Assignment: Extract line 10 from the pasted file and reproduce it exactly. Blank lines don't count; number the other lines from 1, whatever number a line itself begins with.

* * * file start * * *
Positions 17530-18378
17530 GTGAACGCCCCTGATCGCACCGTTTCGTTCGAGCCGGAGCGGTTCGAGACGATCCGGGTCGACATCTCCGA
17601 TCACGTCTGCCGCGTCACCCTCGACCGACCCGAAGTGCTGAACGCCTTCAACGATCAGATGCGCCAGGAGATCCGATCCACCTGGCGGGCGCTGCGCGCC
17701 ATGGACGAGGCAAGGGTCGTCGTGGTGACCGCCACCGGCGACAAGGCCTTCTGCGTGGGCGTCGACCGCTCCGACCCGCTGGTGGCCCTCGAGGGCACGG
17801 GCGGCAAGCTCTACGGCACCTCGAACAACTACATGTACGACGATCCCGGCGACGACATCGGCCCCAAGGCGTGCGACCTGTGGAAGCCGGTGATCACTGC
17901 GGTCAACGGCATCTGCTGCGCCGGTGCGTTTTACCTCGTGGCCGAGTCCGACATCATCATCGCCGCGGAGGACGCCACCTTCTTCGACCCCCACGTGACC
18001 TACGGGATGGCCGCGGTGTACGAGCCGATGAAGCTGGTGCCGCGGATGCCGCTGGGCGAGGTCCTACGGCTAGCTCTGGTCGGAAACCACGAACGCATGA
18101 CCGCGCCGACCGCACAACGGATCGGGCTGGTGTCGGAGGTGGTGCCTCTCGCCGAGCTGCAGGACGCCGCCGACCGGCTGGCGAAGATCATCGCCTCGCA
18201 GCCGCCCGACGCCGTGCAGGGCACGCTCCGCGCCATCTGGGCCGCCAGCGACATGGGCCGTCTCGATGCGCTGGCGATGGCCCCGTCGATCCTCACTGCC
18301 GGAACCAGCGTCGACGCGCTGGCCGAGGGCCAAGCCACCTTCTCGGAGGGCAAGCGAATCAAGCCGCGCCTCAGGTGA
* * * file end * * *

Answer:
18301 GGAACCAGCGTCGACGCGCTGGCCGAGGGCCAAGCCACCTTCTCGGAGGGCAAGCGAATCAAGCCGCGCCTCAGGTGA